I thought (and wrote to that effect) that both the gratuitous and toothless Senate resolutions calling for the de facto trisection of Iraq, and condemnation of Turkey for the century-old Armenian holocaust were unnecessary barbs that would only inflame an already anti-American Turkey.
BUT we should confess that much of Turkish anti-Americanism is ill-founded and derives from their own ongoing fights between Islamists and Attaturk Secularists and has nothing to do with anything the United States has done. Recent polls reveal that Turks are among the most anti-American and anti-Christian peoples in the world, the latter fact not surprising to anyone who reads deeply of the 500-year history of Hellenic-Ottoman relations.
A second point: by and large the United States has treated Turkey well. We support its entry into the EU; we tried to be fair in the Cyprus dispute (despite the Turkish brutal invasion in 1974); we offered a lot of money to use bases to supply the invasion of Iraq; we advise the Greeks patience in the face of constant Turkish overflights in the Aegean. We were a good ally in the Cold War, and kept the Soviets doing to Turkey what it did to Eastern Europe.
Again, nothing really justifies the elemental hatred that the present generation of Turkey seems to exhibit for America, or the perverted manifestations of anti-Semitism or things like the mega-hit, anti-American film and subsequent TV series Valley of the Wolves (replete with murderous American soldiers and an organ-harvesting Jewish doctor).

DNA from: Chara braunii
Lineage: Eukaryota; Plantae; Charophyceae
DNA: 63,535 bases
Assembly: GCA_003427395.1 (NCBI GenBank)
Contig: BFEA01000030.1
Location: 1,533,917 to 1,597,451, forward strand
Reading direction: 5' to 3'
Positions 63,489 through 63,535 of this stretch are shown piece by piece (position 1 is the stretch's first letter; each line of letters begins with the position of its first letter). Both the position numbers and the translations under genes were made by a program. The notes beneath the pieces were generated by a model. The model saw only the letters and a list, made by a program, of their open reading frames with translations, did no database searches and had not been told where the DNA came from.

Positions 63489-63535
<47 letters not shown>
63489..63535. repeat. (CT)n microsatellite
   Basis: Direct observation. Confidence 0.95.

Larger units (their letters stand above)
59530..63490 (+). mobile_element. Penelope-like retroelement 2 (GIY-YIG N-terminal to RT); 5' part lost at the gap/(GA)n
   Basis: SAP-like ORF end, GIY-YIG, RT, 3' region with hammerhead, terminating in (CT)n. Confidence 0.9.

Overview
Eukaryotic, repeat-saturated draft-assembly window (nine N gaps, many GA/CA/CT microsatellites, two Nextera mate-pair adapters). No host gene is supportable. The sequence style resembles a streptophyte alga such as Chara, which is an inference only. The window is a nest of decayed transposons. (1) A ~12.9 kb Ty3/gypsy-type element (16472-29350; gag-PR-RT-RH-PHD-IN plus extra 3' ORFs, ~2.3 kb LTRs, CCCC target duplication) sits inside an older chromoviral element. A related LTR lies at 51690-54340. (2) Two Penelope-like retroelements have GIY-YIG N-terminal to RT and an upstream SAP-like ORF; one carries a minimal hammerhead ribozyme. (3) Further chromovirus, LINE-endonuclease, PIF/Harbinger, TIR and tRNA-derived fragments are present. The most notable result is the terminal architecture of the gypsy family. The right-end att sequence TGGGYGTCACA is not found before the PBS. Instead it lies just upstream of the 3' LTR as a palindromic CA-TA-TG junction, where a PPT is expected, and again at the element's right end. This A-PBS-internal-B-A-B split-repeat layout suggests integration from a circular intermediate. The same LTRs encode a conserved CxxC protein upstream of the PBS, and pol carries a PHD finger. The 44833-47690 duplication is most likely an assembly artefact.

Where does that leave us? I believe we need to cool the resolutions, continue to talk nicely to Turkey, send out diplomatic peace-feelers, assuage Turkish wounded pride, hope for the best–and start making immediate contingency plans for a possible dramatic break from this erstwhile critical Nato ally.
And that would mean backup plans should it become necessary to abandon facilities inside Turkey, and seek closer relations with Armenia, Kurdistan, Greece, Cyprus, and other regional neighbors. Perhaps both sides have been clumsy, but there are developments going on in Turkey that are far larger than inept diplomacy, and we should quit denying the danger, or despair that without the old Turkey we are adrift in the Eastern Mediterranean. We are not.
We should never promote such divides, but recognize the current course of Turkish politics is not necessary ahistorical, but may in fact be a natural reaction against the historical aberration of Attaturk’s secularism, as European Turkey begins to become overwhelmed, demographically and culturally, by anti-Western, anti-globalization Anatolian Islamism, and thus begins to replay the historical role of the Ottomans-whom, contrary to current orthodoxy, I don’t find to have very been positive for civilization as a whole.